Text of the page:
Hope this is of some assistance.

Regards

John
 

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it is reasonable to state, the typical width of a lorry or bus since WW2 is around 8 foot 6"....certainly over the mirrors.......2.5 metres in Napoleon's parlance.

Allowing for a typical yard of clearance on a typical main road carriageway width...ie 18" either side [or less]...ought to give you a reasonable road width of 23 feet or so.....maybe a tad more.

roadmarkings are a vital part of road detailing.....their absence is like using unballasted,unpainted track.

However over the years they have changed considerably in style and purpose.

I find many [modern] layouts spoilt because insufficient correct attention has been paid to the road signage...which is a rather obvious detail?

wouldn't DREAM of having an innappropriate signal, would we?

With UK villages and towns, much of the road layout/size is actually dictated by historical reasons.

But it is as well to remember, back in the 50's vehicles like lorries had nothing like the length of modern trucks......so this inhibiting feature need not be accounted for.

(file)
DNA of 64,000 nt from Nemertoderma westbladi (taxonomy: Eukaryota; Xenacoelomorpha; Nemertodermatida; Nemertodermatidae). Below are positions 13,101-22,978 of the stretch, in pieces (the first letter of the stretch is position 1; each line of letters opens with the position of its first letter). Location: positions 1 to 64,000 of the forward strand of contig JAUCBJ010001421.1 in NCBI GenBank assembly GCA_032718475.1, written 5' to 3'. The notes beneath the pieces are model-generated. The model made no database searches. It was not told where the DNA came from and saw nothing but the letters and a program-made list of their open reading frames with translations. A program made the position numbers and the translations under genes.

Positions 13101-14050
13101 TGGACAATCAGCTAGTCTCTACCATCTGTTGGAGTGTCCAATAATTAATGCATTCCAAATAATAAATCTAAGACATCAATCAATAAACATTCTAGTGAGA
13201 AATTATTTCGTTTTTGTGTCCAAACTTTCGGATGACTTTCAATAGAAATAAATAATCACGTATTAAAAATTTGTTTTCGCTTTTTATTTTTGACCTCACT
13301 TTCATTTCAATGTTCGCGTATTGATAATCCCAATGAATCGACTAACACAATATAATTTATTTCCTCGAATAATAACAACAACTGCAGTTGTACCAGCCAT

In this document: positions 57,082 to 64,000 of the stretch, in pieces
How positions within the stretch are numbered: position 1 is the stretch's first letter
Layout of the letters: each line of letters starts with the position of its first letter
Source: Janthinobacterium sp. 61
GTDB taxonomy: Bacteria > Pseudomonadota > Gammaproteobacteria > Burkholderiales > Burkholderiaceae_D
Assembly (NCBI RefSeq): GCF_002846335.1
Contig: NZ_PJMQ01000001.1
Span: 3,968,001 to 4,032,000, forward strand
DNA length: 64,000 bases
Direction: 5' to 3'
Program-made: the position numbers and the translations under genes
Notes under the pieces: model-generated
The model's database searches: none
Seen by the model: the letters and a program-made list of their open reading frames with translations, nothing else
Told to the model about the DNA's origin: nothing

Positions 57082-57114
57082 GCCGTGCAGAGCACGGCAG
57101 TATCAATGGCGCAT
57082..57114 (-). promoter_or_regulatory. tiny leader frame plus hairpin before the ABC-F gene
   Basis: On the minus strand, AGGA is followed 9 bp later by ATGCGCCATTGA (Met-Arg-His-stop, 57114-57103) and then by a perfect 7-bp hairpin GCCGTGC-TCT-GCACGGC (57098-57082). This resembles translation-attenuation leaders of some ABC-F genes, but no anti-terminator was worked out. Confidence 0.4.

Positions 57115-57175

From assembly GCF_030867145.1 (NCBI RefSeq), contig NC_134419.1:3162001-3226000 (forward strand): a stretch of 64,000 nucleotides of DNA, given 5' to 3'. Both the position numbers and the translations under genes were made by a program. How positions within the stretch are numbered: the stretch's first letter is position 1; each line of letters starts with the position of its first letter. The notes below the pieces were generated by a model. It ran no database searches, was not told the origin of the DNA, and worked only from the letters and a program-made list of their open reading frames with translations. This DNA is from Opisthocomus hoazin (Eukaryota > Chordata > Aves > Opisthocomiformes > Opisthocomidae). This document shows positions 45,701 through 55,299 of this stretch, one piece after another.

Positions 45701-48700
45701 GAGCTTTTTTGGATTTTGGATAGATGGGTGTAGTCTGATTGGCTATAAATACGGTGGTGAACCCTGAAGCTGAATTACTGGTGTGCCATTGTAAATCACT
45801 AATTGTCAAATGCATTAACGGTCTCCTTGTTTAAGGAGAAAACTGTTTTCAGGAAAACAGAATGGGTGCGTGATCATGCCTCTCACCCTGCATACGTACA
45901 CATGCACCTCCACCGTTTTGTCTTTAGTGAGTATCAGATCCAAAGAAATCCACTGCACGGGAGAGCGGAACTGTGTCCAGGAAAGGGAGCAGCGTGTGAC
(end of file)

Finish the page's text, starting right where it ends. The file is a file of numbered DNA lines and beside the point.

Incidentally....if modelling a road that climbs a hill..if that hill is in the region of 1:3 or 1:4 then, if a BUS route,may be considered as a 'plated' hill......ie, there would be [handsome] signage at bottom,and top, in the corporate identity of the prevailing big bus company, warning bus drivers [and others who might benefit], to 'stop here' and engage low or 'crawler' gear, before proceeding to the next sign [at the top].....disciplinary offence for drivers to ignore.
(Example,Ruswarp bank, outside Whitby, North Yorkshire........where road narrows at bottom was a little swelling in width,the sign was on teh side of the building there....one engaged crawler until up near the bus shelter at the top.........I have had the 'experience' of having a Bristol FLF Lodekka go poorly on the first bend........and having to get the conductor to decant the passengers in the rain, to walk to the top.....whilst I got the darned thing moving again...those large ladies were a fearsome bunch!]

I also recall as a kid, riding my bike up Telegraph Hill in Devon...beating the Royal Blue Exeter-Plymouth service to the top!
 

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I would like to suggest finding photographs from the era and getting vehicles from the same, stand them on the layout as if passing/overtaking and go from there. After all, modellers license gives you the choice at the end of the day.
 

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I don't if the printable textures that Scalescenes sell would be of any use but you can have a look at this page on their website

QUOTE So far, nobody seems to have noticed (or at least said anything).